Tumor vs Reirradiation and Steroids

Over the past 17 months I have written some really difficult words so I can record, remember and communicate this journey James, Patrick and I have taken with Pippa.  Somehow though, these last two posts have been the hardest for me to write.  I am not writing pragmatically or clinically or even emotionally; I am simply numb watching my gorgeous Pippa struggle every minute of every day and I am exhausted hoping that the massive doses of steroids that she has been on for the past week can just keep the tumor at bay until the radiation therapy kicks into action.  To me, these words are just mushed up babble on a page making no sense at all but we have virtually disappeared again and this is the easiest way for me to communicate.

Last Friday we returned from Noosa straight into a  planning day and Tuesday was the day we were to begin reirrradiating Pippa’s tumour.  I know we have been told there is nothing more that can be done for Pippa and 12 months ago I was told Pippa could not have more radiation but I had researched this as an option to improve Pippa’s current symptoms, delay her disease progression and prolong her life.  This is not buying a cure, but buying time and we are hoping it will work.  Too early or too late and the treatment doesn’t have a chance to work (albeit temporarily) against the tumour.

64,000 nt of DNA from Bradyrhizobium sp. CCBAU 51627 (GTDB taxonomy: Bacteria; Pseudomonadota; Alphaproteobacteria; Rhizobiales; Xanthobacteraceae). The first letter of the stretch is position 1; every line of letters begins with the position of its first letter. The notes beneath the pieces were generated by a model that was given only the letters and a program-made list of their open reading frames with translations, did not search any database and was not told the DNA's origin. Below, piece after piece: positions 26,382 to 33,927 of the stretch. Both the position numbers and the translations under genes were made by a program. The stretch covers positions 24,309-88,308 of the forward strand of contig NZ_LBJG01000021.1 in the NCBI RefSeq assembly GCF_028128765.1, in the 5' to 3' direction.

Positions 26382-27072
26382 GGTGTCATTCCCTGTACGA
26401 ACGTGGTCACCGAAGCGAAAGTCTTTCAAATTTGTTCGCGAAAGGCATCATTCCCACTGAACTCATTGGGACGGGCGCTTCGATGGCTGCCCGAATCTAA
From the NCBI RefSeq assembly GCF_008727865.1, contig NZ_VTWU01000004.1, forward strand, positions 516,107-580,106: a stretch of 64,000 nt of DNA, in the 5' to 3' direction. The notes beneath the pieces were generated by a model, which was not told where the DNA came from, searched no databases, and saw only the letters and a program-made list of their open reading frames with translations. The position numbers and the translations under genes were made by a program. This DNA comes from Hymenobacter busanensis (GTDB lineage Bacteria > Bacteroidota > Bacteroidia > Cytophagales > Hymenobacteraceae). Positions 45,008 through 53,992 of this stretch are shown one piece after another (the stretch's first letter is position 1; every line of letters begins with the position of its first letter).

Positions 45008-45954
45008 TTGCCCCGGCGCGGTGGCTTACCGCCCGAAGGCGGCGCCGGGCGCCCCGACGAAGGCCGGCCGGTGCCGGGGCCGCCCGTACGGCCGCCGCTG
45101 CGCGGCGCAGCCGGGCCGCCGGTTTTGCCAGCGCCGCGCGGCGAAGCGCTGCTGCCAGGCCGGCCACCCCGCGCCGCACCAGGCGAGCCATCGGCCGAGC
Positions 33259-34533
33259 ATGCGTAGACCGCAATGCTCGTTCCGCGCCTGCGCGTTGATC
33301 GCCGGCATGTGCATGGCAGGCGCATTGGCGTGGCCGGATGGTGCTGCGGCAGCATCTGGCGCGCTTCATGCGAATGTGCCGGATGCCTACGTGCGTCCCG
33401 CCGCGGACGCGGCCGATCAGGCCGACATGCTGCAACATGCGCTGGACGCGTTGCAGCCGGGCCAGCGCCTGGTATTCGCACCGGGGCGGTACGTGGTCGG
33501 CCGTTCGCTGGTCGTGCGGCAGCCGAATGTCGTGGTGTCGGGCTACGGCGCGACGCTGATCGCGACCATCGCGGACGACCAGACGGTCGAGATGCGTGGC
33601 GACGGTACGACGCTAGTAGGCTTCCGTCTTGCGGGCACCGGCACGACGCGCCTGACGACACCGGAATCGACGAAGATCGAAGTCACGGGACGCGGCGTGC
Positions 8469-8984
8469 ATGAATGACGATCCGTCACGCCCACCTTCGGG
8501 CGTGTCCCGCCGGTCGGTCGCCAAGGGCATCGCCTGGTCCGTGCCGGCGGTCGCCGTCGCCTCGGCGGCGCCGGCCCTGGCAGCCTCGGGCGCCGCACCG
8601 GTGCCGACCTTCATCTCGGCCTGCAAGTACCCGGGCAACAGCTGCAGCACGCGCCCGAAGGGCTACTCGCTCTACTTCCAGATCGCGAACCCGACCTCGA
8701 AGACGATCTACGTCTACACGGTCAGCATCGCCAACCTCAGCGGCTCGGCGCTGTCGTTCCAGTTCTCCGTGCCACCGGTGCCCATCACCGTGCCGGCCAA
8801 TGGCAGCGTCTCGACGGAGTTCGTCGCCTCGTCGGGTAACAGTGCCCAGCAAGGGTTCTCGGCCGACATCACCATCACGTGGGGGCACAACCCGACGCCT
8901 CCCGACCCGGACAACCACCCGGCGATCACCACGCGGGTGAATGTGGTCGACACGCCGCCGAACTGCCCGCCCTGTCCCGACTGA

Pippa needed to tick many boxes to be considered for reirradiation and then we had to wait.  I have been silently watching and waiting for weeks.  The timing needed to be so precise and if it wasn’t there was no point attempting it.  Both Pippa’s oncologists supported me and agreed she was a good candidate for the treatment but I was put through a lot of questioning from them to make sure I understood my (our – because I had discussed it with James, Patrick and Pippa) decision.  How could we not try to buy our precious Pippa extra time here with us?